Sen. Patrick Leahy, D-Vt., has introduced a bill that would end restrictions on travel for Americans wishing to visit the poverty-stricken communist state of Cuba.
The bill, called the Freedom for Americans to Travel to Cuba Act of 2019, would end all restrictions on travel to the country for Americans and legal residents. U.S. Reps. Jim McGovern, D-Mass., and Tom Emmer, R-Minn., have introduced similar legislation of their own.
Cuba is among the poorest nations in South America. The International Monetary Fund estimates that the monthly income averages $30 per day. Only fellow communist country Venezuela ranks below Cuba in its citizens’ monthly earnings.
Leahy’s bill would officially end restrictions put into place in 1996 and 2000 that prevent American citizens from traveling to the country, in addition to ending a prohibition on travel-related and banking transactions. North Korea is the only other country in the world with such restrictions on travel for U.S. citizens.
“The Trump Administration’s policy toward Cuba is completely at odds with its policies toward other countries,” Leahy said in a statement. “It is more in line with what one might expect of a totalitarian dictatorship. Freedom to travel is a right. It is fundamental.
“It is part of who we are as Americans. We travel. We explore. We meet people. We share our values. We build relationships with people we agree with and disagree with. Americans overwhelmingly support expanding travel to Cuba. The federal government should not be telling Americans where they can or cannot travel, especially to a tiny country just 90 miles from Florida.”
In April, National Security Adviser John Bolton announced a policy to put an end to several Obama Administration policies regarding Cuba. These included new restrictions on non-family travel and a $1,000 per quarter limits on remittances sent from the U.S. to family members.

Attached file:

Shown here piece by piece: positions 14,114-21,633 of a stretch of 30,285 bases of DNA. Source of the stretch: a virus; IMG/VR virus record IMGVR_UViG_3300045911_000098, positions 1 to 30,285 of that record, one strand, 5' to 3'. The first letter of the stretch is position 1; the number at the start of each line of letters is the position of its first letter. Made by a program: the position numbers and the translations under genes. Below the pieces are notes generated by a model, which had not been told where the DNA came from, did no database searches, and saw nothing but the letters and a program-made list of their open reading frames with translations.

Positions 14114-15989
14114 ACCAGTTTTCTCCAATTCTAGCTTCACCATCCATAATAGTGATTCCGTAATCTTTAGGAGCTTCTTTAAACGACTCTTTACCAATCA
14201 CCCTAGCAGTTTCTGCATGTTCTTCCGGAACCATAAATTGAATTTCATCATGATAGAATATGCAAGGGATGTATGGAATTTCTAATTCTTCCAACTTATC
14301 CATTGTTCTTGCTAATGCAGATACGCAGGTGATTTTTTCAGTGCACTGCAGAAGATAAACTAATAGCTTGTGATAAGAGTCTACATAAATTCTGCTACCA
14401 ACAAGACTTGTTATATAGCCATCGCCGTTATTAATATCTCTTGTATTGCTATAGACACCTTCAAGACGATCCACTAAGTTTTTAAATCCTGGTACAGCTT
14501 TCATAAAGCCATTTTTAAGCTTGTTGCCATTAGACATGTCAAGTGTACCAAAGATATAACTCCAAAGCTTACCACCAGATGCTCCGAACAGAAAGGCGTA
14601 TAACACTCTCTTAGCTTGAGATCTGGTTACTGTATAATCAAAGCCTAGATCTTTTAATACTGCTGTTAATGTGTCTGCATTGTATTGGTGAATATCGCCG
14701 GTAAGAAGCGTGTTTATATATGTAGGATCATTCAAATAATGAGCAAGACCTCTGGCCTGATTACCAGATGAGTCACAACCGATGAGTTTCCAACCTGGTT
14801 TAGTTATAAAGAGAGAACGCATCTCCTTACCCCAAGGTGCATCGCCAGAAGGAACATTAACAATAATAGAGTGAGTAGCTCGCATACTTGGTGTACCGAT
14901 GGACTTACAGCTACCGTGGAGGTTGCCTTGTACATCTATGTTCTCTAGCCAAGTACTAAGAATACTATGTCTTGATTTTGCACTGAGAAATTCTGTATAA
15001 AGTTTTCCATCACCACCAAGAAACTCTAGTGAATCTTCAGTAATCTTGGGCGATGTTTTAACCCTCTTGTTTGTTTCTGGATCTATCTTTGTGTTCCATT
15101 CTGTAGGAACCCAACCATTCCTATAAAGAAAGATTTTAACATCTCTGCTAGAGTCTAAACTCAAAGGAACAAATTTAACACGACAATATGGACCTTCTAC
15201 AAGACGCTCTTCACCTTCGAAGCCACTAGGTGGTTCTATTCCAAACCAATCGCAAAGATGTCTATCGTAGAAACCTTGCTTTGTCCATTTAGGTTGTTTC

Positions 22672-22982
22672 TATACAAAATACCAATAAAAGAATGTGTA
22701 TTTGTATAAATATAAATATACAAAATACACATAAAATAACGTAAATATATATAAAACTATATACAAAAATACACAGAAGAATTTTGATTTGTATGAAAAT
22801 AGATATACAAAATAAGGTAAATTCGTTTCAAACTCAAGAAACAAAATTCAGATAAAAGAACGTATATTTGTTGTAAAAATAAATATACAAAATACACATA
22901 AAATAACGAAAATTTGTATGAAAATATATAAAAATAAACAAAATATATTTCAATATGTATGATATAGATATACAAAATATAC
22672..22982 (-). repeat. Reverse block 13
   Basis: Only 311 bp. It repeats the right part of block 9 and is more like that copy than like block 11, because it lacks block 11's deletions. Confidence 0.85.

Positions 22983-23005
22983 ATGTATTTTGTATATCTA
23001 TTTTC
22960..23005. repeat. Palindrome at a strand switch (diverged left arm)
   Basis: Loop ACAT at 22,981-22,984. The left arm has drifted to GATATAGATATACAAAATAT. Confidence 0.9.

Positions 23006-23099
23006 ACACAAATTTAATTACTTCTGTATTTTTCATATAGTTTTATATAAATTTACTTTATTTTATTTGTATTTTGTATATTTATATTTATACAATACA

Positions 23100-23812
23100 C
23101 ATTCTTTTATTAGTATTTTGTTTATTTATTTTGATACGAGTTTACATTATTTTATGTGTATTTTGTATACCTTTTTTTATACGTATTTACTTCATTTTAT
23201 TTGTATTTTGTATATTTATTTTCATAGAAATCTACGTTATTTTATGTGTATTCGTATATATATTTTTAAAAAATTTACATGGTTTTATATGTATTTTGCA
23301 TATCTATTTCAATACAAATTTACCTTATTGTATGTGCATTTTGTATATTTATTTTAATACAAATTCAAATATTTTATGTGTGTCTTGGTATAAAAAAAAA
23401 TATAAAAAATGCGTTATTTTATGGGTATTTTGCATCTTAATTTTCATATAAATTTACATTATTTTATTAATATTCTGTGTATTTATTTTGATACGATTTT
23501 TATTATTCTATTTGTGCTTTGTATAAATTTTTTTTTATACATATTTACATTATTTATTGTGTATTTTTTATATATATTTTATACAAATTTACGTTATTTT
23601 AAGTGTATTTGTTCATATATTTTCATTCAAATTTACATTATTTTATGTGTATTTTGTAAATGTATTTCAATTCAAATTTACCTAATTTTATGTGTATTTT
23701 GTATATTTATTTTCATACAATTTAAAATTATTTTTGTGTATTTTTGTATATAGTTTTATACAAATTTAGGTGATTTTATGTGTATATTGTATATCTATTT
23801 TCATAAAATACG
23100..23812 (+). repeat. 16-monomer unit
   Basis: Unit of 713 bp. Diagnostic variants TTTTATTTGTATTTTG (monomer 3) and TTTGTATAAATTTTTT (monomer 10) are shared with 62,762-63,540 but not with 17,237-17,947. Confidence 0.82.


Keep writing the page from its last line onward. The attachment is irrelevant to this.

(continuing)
These changes also expanded the Cuba Restrict List, which prohibits any financial transactions with an entity associated with Cuba’s military, security or intelligence services. U.S. Secretary of State Mike Pompeo also announced that Cubans who fled the communist regime of Fidel Castro will be allowed to sue Cuban companies that have used their property since they’ve fled.
According to a press release from Leahy’s office, the number of Americans visiting Cuba has dropped by half due to Trump administration policies.
“Hundreds of thousands of Americans who want to travel to Cuba are being denied that right by their own government,” Leahy said. “It is they, and Cuba’s struggling private entrepreneurs who depend on American customers, who are penalized. The restrictions that this bill would end are a failed vestige of the Cold War.”
Leahy’s statements and proposal come just a year removed from statements by the U.S. State Department that at least 26 diplomats in Cuba are experiencing health problems described in media reports as “mild traumatic brain injury.” The origins of the strange incidents are still unknown.
“On June 28,  following a comprehensive medical evaluation, one U.S. diplomat working at U.S. Embassy Havana was medically-confirmed to have experienced health effects similar to those reported by other members of the U.S. Havana diplomatic community,” department spokeswoman Heather Nauert told media.
Last week, new reports confirm perplexing brain abnormalities were discovered after medical testing of the 26 affected diplomats. The incident is similar to brain injuries suffered by dozens of U.S. diplomats in China since 2016.
In his press release, Leahy states that the Cuban government is actively engaged with China as well as with Russia. He also suggests that Trump’s new restrictions are not in the best interest of the U.S. economy.
“If we don’t engage with Cuba, China and Russia will — in fact, they already are,” Leahy said.
Leahy’s bill would not lift any current trade embargoes with Cuba.